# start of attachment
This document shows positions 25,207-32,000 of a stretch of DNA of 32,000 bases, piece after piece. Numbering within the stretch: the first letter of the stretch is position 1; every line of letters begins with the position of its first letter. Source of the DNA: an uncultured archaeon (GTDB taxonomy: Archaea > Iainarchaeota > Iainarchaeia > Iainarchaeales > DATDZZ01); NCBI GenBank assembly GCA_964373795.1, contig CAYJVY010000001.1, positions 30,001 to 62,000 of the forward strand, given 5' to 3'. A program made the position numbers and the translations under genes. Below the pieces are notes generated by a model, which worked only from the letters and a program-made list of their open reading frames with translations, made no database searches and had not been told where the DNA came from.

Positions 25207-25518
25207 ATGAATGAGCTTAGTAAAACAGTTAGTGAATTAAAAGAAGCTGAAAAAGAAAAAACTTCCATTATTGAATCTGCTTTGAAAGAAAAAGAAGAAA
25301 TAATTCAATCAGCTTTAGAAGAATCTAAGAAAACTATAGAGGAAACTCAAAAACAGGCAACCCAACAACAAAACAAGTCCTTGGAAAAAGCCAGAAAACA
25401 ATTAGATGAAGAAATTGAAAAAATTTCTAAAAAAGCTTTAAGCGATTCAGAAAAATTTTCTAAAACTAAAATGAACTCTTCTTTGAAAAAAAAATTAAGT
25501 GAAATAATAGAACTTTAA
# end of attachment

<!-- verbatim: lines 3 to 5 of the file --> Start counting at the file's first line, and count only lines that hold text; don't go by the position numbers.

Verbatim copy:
25207 ATGAATGAGCTTAGTAAAACAGTTAGTGAATTAAAAGAAGCTGAAAAAGAAAAAACTTCCATTATTGAATCTGCTTTGAAAGAAAAAGAAGAAA
25301 TAATTCAATCAGCTTTAGAAGAATCTAAGAAAACTATAGAGGAAACTCAAAAACAGGCAACCCAACAACAAAACAAGTCCTTGGAAAAAGCCAGAAAACA
25401 ATTAGATGAAGAAATTGAAAAAATTTCTAAAAAAGCTTTAAGCGATTCAGAAAAATTTTCTAAAACTAAAATGAACTCTTCTTTGAAAAAAAAATTAAGT